What is real user monitoring (RUM)?

A customer’s interaction with your online services sets the stage for their experience of doing business with you. If your digital experience is slow, unavailable, or difficult to work with, your risk of losing a customer to a competitor increases. Real user monitoring can help you catch these issues before they impact the bottom line.

Modern digital services are complex and will sometimes fail—that’s unavoidable. What you can avoid is having your customers discover those failures before you do.

What is real user monitoring?

Real user monitoring (RUM) is a performance monitoring process that collects detailed data about a user’s interaction with an application. Real user monitoring collects data on a variety of metrics. For example, data collected on load actions can include navigation start, request start, and speed index metrics.

A user session, also known as a click path or user journey, is a sequence of actions a user takes while working with an application. User sessions can be highly varied, even within a single application. For example, one user may fill in several fields, click multiple buttons, and upload a file, while another may click several other buttons and fail to upload the file. With RUM, you can collect data on each user action within a session, including the time required to complete the action, so you can begin to identify patterns and see where to make improvements.

Ideally, a solution should record all user actions to have a complete picture of a user’s experience. However, only highly scalable real user monitoring solutions can collect data on all user actions, while less scalable tools have to sample user actions and make inferences from partial data.

How real user monitoring works

Real user monitoring works by injecting code into an application to capture metrics while the application is in use. Browser-based applications are monitored by injecting JavaScript code that can detect and track page loads as well as XHR requests, which change the UI without triggering a page load.

Native mobile applications are monitored by adding the monitoring library directly to your mobile application package. Monitoring data is streamed from the application to a data store where it can be queried and visualized. Some real user monitoring tools include automatic instrumentation that makes them very quick and easy to set up, whereas others require more involved manual configuration.

Real user monitoring vs synthetic monitoring

Real user monitoring is one of two kinds of user experience monitoring. The other is synthetic monitoring. Synthetic monitoring uses scripts to interact with an application rather than depend on actual users.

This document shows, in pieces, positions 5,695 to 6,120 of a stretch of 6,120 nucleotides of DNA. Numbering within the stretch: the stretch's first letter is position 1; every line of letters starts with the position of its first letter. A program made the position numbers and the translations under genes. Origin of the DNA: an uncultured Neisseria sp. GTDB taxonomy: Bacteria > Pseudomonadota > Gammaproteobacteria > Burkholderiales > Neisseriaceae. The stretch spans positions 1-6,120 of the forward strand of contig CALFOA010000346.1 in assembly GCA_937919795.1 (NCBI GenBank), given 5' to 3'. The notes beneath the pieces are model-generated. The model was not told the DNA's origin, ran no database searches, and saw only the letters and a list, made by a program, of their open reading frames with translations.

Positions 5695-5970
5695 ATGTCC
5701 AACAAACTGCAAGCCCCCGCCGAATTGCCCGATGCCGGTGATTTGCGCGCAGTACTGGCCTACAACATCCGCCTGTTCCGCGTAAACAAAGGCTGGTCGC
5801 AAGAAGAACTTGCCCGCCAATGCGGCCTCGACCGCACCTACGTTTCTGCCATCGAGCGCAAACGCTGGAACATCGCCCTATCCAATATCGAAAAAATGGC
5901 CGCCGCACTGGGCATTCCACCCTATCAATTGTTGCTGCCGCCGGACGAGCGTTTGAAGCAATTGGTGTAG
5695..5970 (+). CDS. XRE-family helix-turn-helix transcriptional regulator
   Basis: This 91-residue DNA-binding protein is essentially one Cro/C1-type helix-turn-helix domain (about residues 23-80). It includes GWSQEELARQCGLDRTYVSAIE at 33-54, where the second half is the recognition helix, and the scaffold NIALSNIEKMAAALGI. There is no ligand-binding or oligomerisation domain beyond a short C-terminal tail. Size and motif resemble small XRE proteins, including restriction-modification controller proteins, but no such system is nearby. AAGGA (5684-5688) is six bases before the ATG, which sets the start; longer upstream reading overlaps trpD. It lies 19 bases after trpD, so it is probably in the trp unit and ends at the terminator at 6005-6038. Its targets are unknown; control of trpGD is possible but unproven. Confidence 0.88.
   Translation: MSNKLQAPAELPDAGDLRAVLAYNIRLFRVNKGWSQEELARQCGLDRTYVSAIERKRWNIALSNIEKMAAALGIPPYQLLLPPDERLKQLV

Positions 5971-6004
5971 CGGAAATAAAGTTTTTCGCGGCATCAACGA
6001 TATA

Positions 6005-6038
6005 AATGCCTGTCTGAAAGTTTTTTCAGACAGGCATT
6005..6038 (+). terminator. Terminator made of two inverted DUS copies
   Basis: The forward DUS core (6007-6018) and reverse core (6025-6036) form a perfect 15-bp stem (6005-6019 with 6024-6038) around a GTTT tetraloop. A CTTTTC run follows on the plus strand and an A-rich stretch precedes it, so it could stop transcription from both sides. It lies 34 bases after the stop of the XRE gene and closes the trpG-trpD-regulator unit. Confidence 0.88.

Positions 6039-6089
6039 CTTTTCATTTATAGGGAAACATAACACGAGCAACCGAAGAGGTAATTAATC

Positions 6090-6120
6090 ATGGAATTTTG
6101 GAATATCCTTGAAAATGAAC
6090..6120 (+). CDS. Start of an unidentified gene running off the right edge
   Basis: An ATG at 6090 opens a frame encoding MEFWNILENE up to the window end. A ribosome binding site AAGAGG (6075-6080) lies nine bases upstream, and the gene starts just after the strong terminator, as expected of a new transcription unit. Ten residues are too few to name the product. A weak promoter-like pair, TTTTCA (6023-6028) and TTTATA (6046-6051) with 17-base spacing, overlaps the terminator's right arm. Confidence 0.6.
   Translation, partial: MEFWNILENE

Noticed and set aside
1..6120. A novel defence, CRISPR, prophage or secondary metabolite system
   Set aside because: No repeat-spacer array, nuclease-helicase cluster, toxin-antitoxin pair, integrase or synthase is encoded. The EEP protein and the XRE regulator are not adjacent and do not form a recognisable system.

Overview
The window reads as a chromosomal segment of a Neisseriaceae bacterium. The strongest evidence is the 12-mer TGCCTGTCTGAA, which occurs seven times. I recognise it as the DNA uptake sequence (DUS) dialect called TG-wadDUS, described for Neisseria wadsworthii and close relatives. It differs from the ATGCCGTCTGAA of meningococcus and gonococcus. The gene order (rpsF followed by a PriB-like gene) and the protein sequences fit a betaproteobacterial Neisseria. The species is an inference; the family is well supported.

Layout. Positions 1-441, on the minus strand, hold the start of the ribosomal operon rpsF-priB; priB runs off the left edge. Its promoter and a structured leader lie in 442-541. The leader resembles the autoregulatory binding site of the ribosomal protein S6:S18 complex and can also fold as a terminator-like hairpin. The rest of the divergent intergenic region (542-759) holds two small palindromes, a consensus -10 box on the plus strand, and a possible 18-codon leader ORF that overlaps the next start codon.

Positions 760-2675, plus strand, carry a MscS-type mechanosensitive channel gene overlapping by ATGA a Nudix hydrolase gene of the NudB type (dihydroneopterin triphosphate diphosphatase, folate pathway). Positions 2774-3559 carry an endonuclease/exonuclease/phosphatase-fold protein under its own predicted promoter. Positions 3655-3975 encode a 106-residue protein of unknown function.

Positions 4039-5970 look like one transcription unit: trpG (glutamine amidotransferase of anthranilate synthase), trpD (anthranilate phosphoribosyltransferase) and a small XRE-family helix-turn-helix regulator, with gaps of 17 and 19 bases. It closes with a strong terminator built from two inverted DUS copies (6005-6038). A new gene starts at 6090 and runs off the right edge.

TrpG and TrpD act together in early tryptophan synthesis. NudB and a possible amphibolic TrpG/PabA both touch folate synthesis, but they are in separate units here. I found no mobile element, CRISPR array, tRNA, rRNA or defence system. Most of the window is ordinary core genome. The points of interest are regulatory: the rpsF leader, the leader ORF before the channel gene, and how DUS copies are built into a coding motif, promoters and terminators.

Whereas RUM can capture all the nuances of your real users, providing a true picture into their experience, synthetic monitoring is great for proactive simulation and testing of the expected user experience.

Especially useful is the ability of synthetic monitoring to collect data about a specific metric at regular time intervals, such as page load time. IT teams can deploy synthetic agents in different geographical regions, so you can detect variations in application performance based on geolocation.

Synthetic monitoring is also useful for developing baselines of performance. Since the same kind of operation is performed consistently over time, you can collect sufficient data to determine an expected level of performance for a particular application and configuration.

Synthetic monitoring has different use cases from real user monitoring, but they both play an important role in application performance monitoring (APM). Especially when used together, RUM and synthetic monitoring provide comprehensive insight into the digital experience.

Examples of real user monitoring

Virtually any application with a user interface can benefit from regular real user monitoring. Some examples include:

  • Monitoring a retailer’s online catalog to detect any increase in page load times
  • Analyzing a clinician’s clickstream when using an electronic medical record system to better improve the efficiency of data entry
  • Detecting differences in performance when an application is accessed by different kinds of mobile devices
  • Tracking users’ paths through the conversion funnel and using that data for attributing revenue
  • Providing insight into the service latency to help developers identify poorly performing code

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Benefits and limitations of RUM

Real user monitoring provides substantial benefits. The primary benefit of RUM is it provides insights into users’ actual experiences when interacting with an application. This can help to identify performance issues before too many users experience them. Teams can use data collected by RUM to verify service level agreements (SLAs) are being met. And UX designers can use that data to better understand how users interact with an application and how developers can streamline the interface.